It's beginning to look like dealing with Y2K is a lot like checking into a fancy resort where every staff member has their hand out. First it was the programmers, flush with the comfort of a booming job market. Then it was the consultants. Now the lawyers and the insurance companies are getting into the act.
But wait, there's more. Before lawyers agree to represent you or insurance companies deign to insure you, there's the little matter of an audit, and it's just as delightful as anything the IRS has to offer. At least two groups, and probably plenty more, are offering their services as Y2K auditors, in essence performing the same duties as a CPA. But instead of auditing your financial situation, they're auditing your computer systems to paint an impartial picture of where you stand vis-à-vis your remediation.
To their credit, both of these groups feature venerable leaders. Ed Yourdon, programming guru and author of Time Bomb 2000: What the Year 2000 Crisis Means to You!, heads the Cutter Consortium, an advisory group affiliated with Cutter Information Corp., a research and analysis company in Arlington, Massachusetts At the reins of Stamford, Connecticut-based Software Testing Assurance Corp. (STAC) are Chairman and CEO Paul Strassmann, former CIO of Xerox Corp., and Vice Chairman DuWayne J. Peterson, former CIO of Merrill Lynch. STAC President and COO Ernest Auerbach, former president of CIGNA Corp.'s International Life and Group Operations, should help pave the way for policy preparation.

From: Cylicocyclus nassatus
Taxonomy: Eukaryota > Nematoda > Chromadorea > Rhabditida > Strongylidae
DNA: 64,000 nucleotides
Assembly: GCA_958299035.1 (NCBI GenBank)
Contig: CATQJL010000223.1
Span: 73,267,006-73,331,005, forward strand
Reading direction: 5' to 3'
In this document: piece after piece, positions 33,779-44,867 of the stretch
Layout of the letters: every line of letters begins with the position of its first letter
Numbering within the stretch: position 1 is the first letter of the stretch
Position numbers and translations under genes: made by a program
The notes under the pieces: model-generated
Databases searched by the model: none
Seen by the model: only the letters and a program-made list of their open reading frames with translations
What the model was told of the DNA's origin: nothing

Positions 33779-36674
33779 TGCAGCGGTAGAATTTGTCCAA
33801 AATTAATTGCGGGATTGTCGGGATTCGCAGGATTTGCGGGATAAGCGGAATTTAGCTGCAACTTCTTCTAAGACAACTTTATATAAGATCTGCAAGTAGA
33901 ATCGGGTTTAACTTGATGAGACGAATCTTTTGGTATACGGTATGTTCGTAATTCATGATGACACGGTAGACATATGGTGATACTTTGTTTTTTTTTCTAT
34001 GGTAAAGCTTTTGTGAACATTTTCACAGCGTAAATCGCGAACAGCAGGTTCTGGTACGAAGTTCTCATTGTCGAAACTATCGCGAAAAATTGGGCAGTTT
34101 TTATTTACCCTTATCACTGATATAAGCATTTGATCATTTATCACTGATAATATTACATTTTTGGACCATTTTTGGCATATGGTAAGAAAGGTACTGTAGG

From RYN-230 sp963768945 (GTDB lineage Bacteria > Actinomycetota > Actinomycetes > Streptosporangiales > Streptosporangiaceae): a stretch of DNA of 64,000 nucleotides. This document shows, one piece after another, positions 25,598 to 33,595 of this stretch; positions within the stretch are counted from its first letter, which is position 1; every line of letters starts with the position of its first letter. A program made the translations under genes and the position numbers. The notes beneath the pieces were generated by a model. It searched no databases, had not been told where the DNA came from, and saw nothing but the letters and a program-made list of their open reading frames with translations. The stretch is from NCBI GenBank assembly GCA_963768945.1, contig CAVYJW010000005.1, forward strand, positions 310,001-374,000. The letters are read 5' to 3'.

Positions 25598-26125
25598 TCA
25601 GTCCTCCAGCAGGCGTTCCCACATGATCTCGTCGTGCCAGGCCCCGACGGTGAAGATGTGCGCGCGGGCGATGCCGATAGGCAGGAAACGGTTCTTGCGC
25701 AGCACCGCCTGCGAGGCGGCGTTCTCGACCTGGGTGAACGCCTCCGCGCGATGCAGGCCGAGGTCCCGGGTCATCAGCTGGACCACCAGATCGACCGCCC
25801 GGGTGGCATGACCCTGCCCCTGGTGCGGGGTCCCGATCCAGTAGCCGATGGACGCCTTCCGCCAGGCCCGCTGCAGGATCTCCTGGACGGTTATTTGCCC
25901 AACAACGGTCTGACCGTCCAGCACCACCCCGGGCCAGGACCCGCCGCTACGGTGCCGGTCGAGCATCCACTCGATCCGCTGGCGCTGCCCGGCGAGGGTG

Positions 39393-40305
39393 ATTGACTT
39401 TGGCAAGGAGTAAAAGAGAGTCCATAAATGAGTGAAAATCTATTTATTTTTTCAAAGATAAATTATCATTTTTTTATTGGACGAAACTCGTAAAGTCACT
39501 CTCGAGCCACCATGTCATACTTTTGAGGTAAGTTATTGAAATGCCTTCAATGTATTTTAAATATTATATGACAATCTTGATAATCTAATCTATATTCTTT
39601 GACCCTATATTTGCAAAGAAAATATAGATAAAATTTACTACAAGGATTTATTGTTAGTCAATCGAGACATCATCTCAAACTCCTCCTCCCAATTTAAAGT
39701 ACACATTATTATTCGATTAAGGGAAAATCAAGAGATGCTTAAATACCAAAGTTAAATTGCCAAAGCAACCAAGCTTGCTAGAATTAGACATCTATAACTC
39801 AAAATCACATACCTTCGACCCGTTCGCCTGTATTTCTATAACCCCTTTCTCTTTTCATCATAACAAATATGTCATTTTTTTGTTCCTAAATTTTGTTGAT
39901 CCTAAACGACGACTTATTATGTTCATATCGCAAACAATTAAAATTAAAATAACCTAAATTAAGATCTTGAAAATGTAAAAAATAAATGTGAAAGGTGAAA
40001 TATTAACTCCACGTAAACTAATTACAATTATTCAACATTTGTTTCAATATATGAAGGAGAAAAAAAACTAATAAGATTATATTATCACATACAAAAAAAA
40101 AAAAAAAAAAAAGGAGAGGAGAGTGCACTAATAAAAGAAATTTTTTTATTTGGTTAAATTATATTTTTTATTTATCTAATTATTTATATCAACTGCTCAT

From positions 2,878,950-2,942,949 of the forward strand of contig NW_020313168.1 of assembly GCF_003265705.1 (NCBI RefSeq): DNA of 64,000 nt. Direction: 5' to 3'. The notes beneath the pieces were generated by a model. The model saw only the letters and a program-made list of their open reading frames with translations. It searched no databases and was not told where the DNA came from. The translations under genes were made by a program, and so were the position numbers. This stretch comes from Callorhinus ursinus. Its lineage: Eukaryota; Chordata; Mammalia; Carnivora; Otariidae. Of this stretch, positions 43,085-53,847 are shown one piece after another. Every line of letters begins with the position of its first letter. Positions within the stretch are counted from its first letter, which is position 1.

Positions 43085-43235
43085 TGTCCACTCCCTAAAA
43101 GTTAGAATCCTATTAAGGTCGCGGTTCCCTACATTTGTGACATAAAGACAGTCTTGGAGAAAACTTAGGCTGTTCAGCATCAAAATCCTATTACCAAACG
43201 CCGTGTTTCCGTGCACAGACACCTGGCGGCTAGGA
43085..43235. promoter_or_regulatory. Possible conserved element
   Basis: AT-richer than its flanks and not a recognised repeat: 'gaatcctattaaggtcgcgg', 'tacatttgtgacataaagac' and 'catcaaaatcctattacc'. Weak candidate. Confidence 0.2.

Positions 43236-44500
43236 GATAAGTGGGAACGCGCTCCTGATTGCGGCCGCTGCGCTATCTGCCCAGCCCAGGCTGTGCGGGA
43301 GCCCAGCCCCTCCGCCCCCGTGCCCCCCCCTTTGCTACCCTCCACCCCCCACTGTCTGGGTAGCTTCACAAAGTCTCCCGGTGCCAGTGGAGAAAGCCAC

Considering all the other Y2K details crowding your mind, you're not alone if you haven't considered getting an audit. When Cutter surveyed 200 IT professionals, 81 percent said their companies had not yet had their systems tested, audited or certified by an independent organization. Of those respondents, 36 percent said they had no plans to do so. Note to whomever's in charge of risk management at those companies: bad idea.
STAC's audit tools, dubbed Certification Assessment Services, are based on the standards set forth by the independent Software Productivity Consortium (www.software.org/Y2K/index.html). The standards are meant to provide a common benchmark for company officers, strategic partners, independent auditors, regulatory agencies and insurance companies. The Consortium suggests its independent benchmark is superior to proprietary or arbitrary guidelines that may not be accepted by third parties like insurance companies or regulatory agencies when it comes time for litigation negotiations. The cost of STAC's services is based on the number of lines of code that need to be changed and the complexity of the applications.
Questions remain, though. Will the third parties insuring or mediating your Y2K conversion also agree to use the SPC's benchmark, since other computer groups are also developing independent standards? And will agreement about these standards come before or after the turn of the century? Stay tuned.